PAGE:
I took advantage of the lakefront campsite to break out my Alaskan souvenir - a one man, packable, 5 pound inflatable raft - for its first test drive. They are really popular in Alaska and as soon as I found out about them I immediately became intrigued. The ability to carry a raft opens up many adventure possibilities - watercourses go from obstacle to superhighway while on foot. We'll see if I can't help promote "pack rafting" in the lower 48.

Packrafting. Credit Trevor Clark
Things subtlety changed once the Cassiar Highway met the Yellowhead Highway. You could feel that we were no longer in "the North." Towns were larger and closer together. Traffic picked up. Prices dropped. It was still quite scenic and an enjoyable drive, but I quickly started to miss the massive wilderness expanses of the Last Frontier. I guess that just means I'll have to plan a return trip.

We continued thru Smithers (quaint) and Whistler (pricy). A map reading snafu (and poor Canadian highway design) caused me to end up in downtown Vancouver during morning rush hour. Not fun. There was a substantial wait to cross the border back into the US. Trevor and I joked about the need for a "returning US citizens" express line, complete with confetti, the Star Spangled Banner on perpetual repeat, and a flock of screeching bald eagles to welcome us back to the Motherland. All we got was a curt nod, but we were still happy to return to the land of miles per hour and gallons. Driving for days on the speedometer's less obvious kph markings and doing two calculations at the gas station (one for L/gal and the other for US/CAN currency) to determine how bad I was getting ripped off was annoying.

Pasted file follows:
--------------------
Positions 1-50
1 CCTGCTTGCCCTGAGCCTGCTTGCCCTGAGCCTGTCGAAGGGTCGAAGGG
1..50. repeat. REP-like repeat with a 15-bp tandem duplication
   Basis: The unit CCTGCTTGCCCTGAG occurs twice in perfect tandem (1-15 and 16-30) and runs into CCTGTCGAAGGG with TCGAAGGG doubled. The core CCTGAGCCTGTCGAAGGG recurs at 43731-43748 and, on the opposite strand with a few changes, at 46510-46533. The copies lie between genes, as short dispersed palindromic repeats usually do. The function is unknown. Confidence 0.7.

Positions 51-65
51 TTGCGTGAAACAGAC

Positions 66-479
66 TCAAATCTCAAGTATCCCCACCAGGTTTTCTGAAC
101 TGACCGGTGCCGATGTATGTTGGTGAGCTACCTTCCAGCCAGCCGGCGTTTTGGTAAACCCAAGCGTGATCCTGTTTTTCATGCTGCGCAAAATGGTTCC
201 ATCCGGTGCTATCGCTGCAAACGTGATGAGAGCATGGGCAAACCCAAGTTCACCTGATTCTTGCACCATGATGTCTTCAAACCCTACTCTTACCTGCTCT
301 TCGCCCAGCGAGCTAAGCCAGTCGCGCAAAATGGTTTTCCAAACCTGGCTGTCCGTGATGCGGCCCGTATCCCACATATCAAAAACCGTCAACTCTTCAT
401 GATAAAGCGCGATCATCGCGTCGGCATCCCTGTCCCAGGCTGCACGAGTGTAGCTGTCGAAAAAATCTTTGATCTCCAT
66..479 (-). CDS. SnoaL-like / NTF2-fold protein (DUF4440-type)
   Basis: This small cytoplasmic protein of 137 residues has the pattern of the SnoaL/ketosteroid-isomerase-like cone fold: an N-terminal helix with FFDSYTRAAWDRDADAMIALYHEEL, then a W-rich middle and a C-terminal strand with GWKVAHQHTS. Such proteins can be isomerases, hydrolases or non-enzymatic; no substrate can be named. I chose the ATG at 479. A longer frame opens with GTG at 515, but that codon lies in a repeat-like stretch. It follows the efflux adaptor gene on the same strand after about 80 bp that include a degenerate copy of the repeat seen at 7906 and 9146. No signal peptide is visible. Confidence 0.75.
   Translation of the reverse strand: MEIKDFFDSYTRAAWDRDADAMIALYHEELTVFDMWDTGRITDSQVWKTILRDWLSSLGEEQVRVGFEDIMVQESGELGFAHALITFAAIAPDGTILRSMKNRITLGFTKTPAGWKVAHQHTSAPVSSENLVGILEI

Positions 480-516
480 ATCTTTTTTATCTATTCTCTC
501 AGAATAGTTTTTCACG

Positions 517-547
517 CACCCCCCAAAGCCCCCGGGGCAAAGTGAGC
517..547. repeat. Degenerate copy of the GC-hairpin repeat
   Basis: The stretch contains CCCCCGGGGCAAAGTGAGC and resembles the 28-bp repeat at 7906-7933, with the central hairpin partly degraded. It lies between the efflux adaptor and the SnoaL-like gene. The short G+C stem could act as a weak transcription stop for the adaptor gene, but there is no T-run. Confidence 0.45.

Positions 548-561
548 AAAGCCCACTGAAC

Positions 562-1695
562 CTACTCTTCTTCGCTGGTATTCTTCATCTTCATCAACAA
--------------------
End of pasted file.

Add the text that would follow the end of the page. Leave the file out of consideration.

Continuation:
We drove sufficiently fast to have 3 days for climbing at the end of our trip. We originally wanted to do something in British Columbia but limited information and subpar conditions led us to pick an objective in North Cascades National Park. Fresh off my mountaineering trip, I offered to lead up the West Ridge of Forbidden Peak, a classic alpine climb (with a sweet name!).

Forbidden Peak. Credit Trevor Clark
We overpacked and had a quad crushing approach hike up an insanely steep and eroded trail. We set up camp, made dinner, and then quickly went to sleep in anticipation of our early wake up for the climb itself.

Trevor crossing stream
Sunset from high camp. Credit Trevor Clark